Crown rot usually occurs from waterlogged crown. When watering orchids particularly Vandaceous types, always take note not to allow water retention in the crown. This is also why we frequently advice our customers to water their plants during the morning rather than in the evening as water in crown will dry up in the afternoons.

Crown Rot

Crown Rot

Vandas with crown rot will stop growing vertically as the apical meristem has been damaged. It is advisable to perform a top cut below the rot to produce keikis from the axillary buds if you wish to salvage the plant.

Mechanical Injury

Movements in your garden due to children, pets or even yourself can caused damage to orchid leaves unknowingly particularly for terrestrial orchids (e.g. Vanda). The exposed areas from the broken leaves will be susceptible to bacteria/fungal infection.

Mechanical damage to orchid leaf due to pet movement

Mechanical damage to orchid leaf due to pet movement

Mold/Soot

Mold or sooty black fungi may grow along basal axillary joints between the stem and leaves of Vandaceous orchids, commonly due to accumulation of water in these axillary joints. This is usually not serious if the epidermal layer is not damaged. The mold/soot can be easily wiped off with a cloth dabbed with very diluted detergent to clean up the leaves. However, if left for prolong periods, this may result in epidermal necrolysis and develop into similar condition as described for crown rot.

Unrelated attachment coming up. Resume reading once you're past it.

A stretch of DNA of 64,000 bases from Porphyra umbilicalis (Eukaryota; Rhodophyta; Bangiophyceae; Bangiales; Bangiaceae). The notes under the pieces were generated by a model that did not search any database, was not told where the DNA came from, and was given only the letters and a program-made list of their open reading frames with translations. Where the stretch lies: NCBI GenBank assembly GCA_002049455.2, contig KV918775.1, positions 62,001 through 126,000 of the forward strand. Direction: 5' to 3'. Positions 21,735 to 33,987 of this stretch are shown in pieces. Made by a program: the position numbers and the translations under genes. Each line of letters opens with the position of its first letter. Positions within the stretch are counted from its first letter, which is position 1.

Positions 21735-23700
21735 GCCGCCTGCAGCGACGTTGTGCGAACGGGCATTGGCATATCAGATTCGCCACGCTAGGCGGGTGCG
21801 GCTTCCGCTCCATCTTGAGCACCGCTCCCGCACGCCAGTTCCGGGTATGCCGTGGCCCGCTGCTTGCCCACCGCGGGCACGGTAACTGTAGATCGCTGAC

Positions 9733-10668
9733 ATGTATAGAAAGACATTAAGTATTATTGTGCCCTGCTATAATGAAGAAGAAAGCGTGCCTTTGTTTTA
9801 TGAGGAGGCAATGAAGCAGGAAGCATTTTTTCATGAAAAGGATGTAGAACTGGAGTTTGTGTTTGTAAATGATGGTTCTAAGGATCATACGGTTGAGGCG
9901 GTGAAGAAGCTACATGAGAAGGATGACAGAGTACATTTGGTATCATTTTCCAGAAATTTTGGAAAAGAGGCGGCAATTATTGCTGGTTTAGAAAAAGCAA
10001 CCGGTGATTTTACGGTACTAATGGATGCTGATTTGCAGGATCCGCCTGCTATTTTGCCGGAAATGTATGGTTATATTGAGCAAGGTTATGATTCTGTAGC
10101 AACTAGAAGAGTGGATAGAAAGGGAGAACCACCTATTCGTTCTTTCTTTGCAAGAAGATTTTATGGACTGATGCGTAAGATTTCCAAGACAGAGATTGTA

Other factors

If you have other plants grown within your garden, e.g. this banana tree, you may have more problems with pests like snails and slugs.

Banana leaf

Banana leaf

Snail

Snail

 

 

 

 

 

 

Basic remedy for damaged plant parts

  1. Cut off the infected portion of the leaves, stems, roots or pseudobulb and discard them.
  2. Wash any remaining dirt off and dip the plant into fungicide (e.g. Thiram).
  3. Leave the plant out to dry off the fungicide before transplanting the plant.
  4. Observe. If root rot occurs again, you probably didn’t remove the infected portion of the roots or treat the plant properly.
  5. Repeat process if required.

 

Orchid stem infected with Ringspot Virus

Orchid stem infected with Ringspot Virus

Viral Ailments

The main virus that affects orchid are Cymbidium Mosaic Virus, Cymbidium Necrotic Ringspot Virus, Tobacco Mosaic Virus and Odontoglossum Ringspot Virus. Infection can be very common in Dendrobium and Oncidium orchids in the tropics. This virus is transmitted from cell to cell through their plasmadesmata and impedes the orchid from growing properly. The virus forms a distinct circular pattern on the orchid leaves.

When the virus spreads dominantly across the leaves, they will start to yellow and die off together with the virus.

Dendrobium Ringspot Virus

Dendrobium Ringspot Virus

This infection is usually a considerably slow process as compared to bacterial/fungal infection, especially if the plant is well taken care of.

It is not possible to completely rid the orchid plant of viruses; however the infection can be gradually contained in young plants. Notice in the first picture that this virus is more prevalent on the older leaves. This virus replicates itself in the cells of the orchid leaves and gradually gets transmitted to newer leaves.